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(Slate)   Want to know how Apple, Google, MasterCard and Chik-Fil-A responded to the SCOTUS making everyone get gay married? If so, you are probably a lonely person with too much time on your hands. But here it is anyway   (slate.com) divider line 14
    More: Amusing, U.S. Supreme Court, MasterCard, Google, AllThingsD  
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14016 clicks; posted to Main » on 27 Jun 2013 at 10:10 AM (1 year ago)   |  Favorite    |   share:  Share on Twitter share via Email Share on Facebook   more»



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Archived thread
2013-06-27 10:34:00 AM
2 votes:
Chick-Fil-A's CEO sparked protests by speaking out against gay marriage last year

No. The controversy was over spending $5 million of the company's profits on an anti-gay hate group "charity."
2013-06-27 10:14:25 AM
2 votes:
Chick-Fil-A had nothing to say on the matter today. "We are leaving political decisions and discussions to others and focusing only on what we do best," the company told the Wall Street Journal.

Chicken.
2013-06-27 10:13:05 AM
2 votes:
People may be scoffing at it, but having large brand names weigh in on important social issues...especially on the correct side of history.. is kind of a big farking deal. It shows how much the pendulum has swung in favor of equal rights, and is a milestone in public attitude.

Keep in mind, these places wouldn't do these things if they thought they would hurt their chances at making money since that is the effective singular goal of a corporation. That proves public opinion has shifted.
2013-06-27 11:47:09 AM
1 votes:

here to help: yves0010: I am not saying that. I am saying that even if an opinion is based on something we perceive as wrong. It is still an opinion that needs to be respected regardless. To them, it is not wrong. You can base someones opinion on your own and say they are wrong but in reality.. there is no such thing as right or wrong when it comes to opinions.

lol... My opinion is water is dry and the earth is flat. I'm not wrong because that's my opinion. Sorry... it doesn't work that way.


Exactly. I don't know why or how we got to the point where we feel the need to treat everyone's opinions and beliefs with respect at all times, even if they're demonstrably wrong or assholish. I've stopped walking on eggshells around this type of thinking, especially when it comes to issues of religiously motivated moral busybodies using the law to tell others what to do. It's great that you think your belief in God gained through your reading of a 2000 year old book written by a bunch of iron age superstitious savages gives you the unique right and insight to tell other people how to live their lives, but fark you. Get your nose out of other people's business and mind your own.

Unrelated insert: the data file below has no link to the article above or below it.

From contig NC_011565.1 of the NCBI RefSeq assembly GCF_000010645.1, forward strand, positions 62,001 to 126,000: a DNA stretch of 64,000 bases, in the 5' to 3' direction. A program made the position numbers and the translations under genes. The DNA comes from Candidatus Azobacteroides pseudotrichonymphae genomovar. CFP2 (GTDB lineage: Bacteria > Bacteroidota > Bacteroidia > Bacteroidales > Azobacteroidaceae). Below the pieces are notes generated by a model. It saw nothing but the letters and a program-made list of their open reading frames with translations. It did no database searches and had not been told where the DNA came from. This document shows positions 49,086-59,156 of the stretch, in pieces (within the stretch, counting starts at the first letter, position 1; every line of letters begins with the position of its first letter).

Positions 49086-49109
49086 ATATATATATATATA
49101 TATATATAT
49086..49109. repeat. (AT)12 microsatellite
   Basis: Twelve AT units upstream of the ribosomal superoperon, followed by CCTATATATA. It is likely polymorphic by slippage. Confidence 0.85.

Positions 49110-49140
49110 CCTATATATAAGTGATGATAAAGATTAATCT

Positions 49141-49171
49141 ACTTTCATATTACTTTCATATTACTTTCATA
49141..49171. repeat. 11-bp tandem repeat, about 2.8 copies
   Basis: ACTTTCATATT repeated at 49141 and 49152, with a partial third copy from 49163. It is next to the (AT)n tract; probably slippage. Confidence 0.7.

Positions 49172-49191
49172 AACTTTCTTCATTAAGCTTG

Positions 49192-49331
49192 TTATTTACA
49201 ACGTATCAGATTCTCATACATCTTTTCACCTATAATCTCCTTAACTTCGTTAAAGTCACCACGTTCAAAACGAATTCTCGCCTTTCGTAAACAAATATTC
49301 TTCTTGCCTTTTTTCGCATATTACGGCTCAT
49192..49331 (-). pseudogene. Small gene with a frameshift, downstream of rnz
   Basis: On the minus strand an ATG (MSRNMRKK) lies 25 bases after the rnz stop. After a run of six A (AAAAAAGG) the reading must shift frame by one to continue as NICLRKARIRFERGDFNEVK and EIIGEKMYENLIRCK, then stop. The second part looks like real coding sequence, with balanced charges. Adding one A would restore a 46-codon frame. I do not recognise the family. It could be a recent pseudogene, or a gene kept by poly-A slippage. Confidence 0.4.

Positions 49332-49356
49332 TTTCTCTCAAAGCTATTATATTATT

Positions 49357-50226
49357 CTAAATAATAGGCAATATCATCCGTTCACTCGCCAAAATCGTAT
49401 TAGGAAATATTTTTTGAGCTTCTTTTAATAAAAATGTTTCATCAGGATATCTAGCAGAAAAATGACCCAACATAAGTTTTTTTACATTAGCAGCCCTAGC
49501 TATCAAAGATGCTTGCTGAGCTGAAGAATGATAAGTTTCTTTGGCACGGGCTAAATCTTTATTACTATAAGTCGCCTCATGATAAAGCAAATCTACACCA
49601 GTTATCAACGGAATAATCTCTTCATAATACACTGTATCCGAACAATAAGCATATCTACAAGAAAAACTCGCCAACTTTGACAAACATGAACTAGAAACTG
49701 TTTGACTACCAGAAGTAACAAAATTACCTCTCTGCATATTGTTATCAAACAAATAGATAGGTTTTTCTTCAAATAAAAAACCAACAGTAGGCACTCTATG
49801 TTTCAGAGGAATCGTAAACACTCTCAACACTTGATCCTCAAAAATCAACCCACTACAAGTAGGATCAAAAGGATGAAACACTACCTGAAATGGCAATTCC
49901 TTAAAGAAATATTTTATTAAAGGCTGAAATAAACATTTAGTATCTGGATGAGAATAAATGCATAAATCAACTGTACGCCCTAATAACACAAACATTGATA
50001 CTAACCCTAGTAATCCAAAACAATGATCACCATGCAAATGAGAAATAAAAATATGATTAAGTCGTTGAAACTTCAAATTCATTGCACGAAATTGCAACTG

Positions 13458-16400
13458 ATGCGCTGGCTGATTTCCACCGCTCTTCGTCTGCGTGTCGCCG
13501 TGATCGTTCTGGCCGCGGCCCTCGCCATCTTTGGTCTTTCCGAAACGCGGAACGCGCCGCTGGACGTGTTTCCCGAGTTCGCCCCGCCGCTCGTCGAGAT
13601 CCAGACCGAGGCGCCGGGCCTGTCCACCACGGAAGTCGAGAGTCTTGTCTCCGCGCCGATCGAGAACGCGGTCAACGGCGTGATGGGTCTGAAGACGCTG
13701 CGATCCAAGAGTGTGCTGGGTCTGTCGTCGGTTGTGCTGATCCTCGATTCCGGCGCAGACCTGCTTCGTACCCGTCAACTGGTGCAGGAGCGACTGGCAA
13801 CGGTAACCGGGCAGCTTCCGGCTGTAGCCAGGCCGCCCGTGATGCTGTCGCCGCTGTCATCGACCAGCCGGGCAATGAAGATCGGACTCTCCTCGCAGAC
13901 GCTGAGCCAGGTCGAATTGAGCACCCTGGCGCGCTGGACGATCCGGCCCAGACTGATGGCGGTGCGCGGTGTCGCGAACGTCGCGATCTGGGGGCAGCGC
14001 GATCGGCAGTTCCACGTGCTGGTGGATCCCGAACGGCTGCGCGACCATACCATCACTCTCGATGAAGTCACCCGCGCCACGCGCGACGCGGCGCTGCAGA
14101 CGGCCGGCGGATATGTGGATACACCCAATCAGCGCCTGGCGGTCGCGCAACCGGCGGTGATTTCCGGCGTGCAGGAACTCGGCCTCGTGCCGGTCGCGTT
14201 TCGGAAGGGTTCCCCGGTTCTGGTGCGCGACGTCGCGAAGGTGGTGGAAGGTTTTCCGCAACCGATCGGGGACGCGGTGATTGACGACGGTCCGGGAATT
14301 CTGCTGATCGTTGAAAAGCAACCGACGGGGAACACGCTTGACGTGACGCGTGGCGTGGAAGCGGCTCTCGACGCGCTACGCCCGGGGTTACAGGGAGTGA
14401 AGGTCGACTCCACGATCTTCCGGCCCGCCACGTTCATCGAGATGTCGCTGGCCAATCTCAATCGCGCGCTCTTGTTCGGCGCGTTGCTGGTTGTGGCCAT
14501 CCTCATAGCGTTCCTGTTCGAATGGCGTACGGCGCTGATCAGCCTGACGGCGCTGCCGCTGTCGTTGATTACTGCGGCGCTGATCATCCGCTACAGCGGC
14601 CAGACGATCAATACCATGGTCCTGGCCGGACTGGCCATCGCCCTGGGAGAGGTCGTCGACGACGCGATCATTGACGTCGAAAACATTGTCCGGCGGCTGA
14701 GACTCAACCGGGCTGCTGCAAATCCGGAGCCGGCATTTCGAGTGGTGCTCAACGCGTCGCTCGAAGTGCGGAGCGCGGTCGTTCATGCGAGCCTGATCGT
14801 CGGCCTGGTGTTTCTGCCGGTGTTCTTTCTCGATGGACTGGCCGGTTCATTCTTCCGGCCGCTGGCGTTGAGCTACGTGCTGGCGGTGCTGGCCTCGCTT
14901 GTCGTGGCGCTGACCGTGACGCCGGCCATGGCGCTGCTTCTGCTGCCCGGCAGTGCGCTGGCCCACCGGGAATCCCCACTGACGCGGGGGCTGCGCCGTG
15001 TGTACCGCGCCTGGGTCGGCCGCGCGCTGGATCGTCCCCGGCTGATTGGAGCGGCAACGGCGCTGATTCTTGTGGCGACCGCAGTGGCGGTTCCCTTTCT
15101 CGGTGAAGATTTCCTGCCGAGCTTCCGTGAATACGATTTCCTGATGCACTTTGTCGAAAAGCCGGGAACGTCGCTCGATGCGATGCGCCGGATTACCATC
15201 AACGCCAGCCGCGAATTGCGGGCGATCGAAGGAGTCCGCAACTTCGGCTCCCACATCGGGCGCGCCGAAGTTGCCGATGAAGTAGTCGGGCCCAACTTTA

2013-06-27 11:04:18 AM
1 votes:

IdBeCrazyIf: People may be scoffing at it, but having large brand names weigh in on important social issues...especially on the correct side of history.. is kind of a big farking deal. It shows how much the pendulum has swung in favor of equal rights, and is a milestone in public attitude.
.


Sorry, but I'm gonna disagree with a here - they do it for advertising and money, nothing else.  If the majority of  people in the U.S DIDN'T agree with the Supreme court in this matter they would be silent as the grave.

Don't believe me? I heard a spokesperson for some large hotel chain (honestly can't remember who) interviewed on NPR who said something like "This means that when people stay at <company name> hotels they will have a great stay in a great room and no one will judge them." - that's an ad, nothing else. I mean seriously, does the spokesperson mean to say that without this judgement, the employees of the hotel chain were planning on scoffing at and ridiculing same-sex couples?  If DOMA hadn't been struck down, same-sex couples COULDN'T have "a great stay in a great room?"
2013-06-27 10:40:16 AM
1 votes:

IdBeCrazyIf: People may be scoffing at it, but having large brand names weigh in on important social issues...especially on the correct side of history.. is kind of a big farking deal. It shows how much the pendulum has swung in favor of equal rights, and is a milestone in public attitude.

Keep in mind, these places wouldn't do these things if they thought they would hurt their chances at making money since that is the effective singular goal of a corporation. That proves public opinion has shifted.


A couple of years ago I had an extensive debate with a conservative coworker of mine about the issue. I didn't want to argue based on religion and morality, since that's a minefield and you'll never change anyone's mind, so instead of explaining why legalizing it is the "right" thing to do, I told him that it was inevitable, and thus going with it was simply pragmatic.